The job of the team of twelve men assigned to the case was rather like

that of someone with a knitting-needle trying to pick up stitches dropped

all over Moscow.

One of the detectives called on Profes sor Stravinsky's clinic and

began by asking for a list of all patients admitted during the past three

days. By this means they discovered Nikanor Ivano-vich Bosoi and the

unfortunate compere whose head had been wrenched off, although they were not

greatly interested in these two. It was obvious now that they had both

merely been victimised by the gang headed by this weird magician. In Ivan

Nikolayich Bezdomny, however, the detective showed the very greatest

interest.

Early on Friday evening the door of Ivan's room opened to admit a

polite, fresh-faced young man- He looked quite unlike a detective, yet he

was one of the best in the Moscow force. He saw lying in bed a pale,

pinched-looking young man with lack-lustre, wandering eyes. The detective, a

man of considerable charm and tact, said that he had come to see Ivan for a

talk about the incident at Patriarch's Ponds two days previously.

The poet would have been triumphant if the detective had called

earlier, on Thursday for instance when Ivan had been trying so loudly and

passionately to induce someone to listen to his story about Patriarch's

Ponds. Now people were at last coming to hear his version of the

affair--just when his urge to help capture Professor Woland had completely

evaporated.

For Ivan, alas, had altogether changed since the night of Berlioz's

death. He was quite prepared to answer the detective's questions politely,

but his voice and his expression betrayed his utter disinterest. The poet no

longer cared about Berlioz's fate.

While Ivan had been dozing before the detective's arrival, a succession

of images had passed before his mind's eye. He saw a strange, unreal,

vanished city with great arcaded marble piles ;

with roofs that flashed in the sunlight; with the grim, black and

pitiless tower of Antonia ; with a palace on the western hill plunged almost

to roof-level in a garden of tropical greenery, and above the garden bronze

statues that glowed in the setting sun ; with Roman legionaries clad in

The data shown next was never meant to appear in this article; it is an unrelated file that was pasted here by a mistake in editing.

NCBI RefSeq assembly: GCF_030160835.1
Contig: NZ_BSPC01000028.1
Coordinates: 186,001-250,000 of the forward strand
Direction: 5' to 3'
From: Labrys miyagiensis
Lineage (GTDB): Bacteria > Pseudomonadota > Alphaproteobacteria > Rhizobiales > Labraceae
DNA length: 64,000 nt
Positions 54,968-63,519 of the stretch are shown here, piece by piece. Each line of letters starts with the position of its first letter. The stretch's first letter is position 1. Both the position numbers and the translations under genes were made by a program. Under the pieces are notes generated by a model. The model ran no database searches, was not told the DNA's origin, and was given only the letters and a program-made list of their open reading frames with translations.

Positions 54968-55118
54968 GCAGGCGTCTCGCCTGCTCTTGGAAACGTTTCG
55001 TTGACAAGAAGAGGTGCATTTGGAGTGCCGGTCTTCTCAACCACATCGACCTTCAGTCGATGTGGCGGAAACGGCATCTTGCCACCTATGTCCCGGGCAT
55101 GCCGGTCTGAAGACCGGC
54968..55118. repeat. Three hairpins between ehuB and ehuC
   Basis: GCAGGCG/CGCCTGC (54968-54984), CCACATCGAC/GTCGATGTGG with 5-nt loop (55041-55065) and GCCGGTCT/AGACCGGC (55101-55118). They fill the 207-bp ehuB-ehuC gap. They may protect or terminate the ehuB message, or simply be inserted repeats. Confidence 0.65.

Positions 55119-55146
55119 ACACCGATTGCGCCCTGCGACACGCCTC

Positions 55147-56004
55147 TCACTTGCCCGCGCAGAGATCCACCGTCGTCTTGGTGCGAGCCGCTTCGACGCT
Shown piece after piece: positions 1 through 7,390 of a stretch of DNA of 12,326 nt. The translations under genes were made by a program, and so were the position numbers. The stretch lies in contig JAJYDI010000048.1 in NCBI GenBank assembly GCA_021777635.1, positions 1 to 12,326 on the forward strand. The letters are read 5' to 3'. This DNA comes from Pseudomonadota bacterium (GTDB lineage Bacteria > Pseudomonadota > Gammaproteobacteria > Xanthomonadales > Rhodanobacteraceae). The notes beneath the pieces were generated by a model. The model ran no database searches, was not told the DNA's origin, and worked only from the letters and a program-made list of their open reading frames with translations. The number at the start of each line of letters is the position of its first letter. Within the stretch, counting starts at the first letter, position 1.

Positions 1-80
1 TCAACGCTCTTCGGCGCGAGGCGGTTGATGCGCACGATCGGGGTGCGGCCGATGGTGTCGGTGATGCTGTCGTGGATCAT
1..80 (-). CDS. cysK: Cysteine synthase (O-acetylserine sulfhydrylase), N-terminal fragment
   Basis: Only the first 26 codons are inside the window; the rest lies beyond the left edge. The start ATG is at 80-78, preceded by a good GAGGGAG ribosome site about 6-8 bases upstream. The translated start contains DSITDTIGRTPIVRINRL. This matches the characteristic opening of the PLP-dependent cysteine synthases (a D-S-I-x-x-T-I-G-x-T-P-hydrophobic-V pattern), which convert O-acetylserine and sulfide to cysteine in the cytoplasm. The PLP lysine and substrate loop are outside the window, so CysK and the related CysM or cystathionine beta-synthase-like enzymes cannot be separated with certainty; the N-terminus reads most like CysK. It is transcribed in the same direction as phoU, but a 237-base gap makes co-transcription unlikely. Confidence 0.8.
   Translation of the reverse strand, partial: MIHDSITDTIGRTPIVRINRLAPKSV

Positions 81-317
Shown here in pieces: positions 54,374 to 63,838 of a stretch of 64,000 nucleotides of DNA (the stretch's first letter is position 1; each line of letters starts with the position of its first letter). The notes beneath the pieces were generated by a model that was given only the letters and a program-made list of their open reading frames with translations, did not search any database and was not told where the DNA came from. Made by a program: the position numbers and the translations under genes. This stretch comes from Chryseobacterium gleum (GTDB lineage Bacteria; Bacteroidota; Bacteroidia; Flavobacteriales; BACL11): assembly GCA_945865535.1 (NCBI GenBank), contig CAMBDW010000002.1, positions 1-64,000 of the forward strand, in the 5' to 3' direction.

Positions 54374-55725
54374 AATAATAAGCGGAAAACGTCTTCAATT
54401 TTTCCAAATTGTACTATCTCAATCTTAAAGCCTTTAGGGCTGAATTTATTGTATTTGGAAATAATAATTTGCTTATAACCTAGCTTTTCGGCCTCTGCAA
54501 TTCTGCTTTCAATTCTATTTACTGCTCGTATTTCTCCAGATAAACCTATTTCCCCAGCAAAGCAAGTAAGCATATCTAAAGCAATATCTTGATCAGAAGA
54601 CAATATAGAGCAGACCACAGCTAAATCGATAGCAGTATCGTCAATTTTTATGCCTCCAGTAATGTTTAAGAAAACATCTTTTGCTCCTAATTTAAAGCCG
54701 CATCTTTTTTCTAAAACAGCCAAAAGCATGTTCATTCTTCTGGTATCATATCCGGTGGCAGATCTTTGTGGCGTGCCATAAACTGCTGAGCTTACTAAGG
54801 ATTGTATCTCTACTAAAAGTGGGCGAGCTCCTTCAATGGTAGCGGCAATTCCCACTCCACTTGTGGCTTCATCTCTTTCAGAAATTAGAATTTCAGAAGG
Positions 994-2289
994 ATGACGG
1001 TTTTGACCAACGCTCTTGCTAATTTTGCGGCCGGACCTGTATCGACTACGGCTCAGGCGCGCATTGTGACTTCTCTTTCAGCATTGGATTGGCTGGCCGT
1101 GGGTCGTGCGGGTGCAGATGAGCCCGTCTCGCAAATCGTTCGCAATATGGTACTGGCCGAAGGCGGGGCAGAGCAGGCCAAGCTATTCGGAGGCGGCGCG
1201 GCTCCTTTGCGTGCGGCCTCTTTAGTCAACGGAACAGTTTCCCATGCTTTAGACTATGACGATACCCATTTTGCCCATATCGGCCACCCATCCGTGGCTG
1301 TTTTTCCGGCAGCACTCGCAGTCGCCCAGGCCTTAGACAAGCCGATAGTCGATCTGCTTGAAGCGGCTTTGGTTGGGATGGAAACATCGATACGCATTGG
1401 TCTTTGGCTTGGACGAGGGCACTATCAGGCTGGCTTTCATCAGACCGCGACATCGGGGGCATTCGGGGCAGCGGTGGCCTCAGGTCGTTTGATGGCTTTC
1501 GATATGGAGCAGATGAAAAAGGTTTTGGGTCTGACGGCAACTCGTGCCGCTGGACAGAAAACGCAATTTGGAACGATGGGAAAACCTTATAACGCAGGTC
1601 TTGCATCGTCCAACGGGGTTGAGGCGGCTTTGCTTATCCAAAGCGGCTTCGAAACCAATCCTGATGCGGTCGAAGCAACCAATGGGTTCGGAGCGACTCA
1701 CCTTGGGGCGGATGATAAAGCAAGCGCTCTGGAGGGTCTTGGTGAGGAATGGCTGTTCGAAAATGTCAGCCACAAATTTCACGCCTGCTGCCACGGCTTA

armour marching beneath the city walls.

In his half-waking dream Ivan saw a man sitting motionless in a chair,

a clean-shaven man with taut, yellowing skin who wore a white cloak lined

with red, who sat and stared with loathing at this alien, luxuriant garden.

Ivan saw, too, a treeless ochre-coloured hill with three empty cross-barred

gibbets.

The events at Patriarch's Ponds no longer interested Ivan Bezdomny the

poet.

' Tell me, Ivan Nikolayich, how far were you from the turnstile when

Berlioz fell under the tram? '

A barely detectable smile of irony crossed Ivan's Ups as he replied:

' I was far away.'

' And was the man in checks standing beside the turnstile? '

' No, he was on a bench nearby.'

' You distinctly remember, do you, that he did not approach the

turnstile at the moment when Berlioz fell? '

' I do remember. He didn't move. He was on the bench and he stayed

there.'

These were the detective's last questions. He got up, shook hands with

Ivan, wished him a speedy recovery and said that he soon hoped to read some

new poetry of his.

' No,' said Ivan quietly. ' I shall not write any more poetry.'

The detective smiled politely and assured the poet that although he

might be in a slight state of depression at the moment, it would soon pass.

' No,' said Ivan, staring not at the detective but at the distant

twilit horizon, ' it will never pass. The poetry I wrote was bad p.oetry. I

see that now.'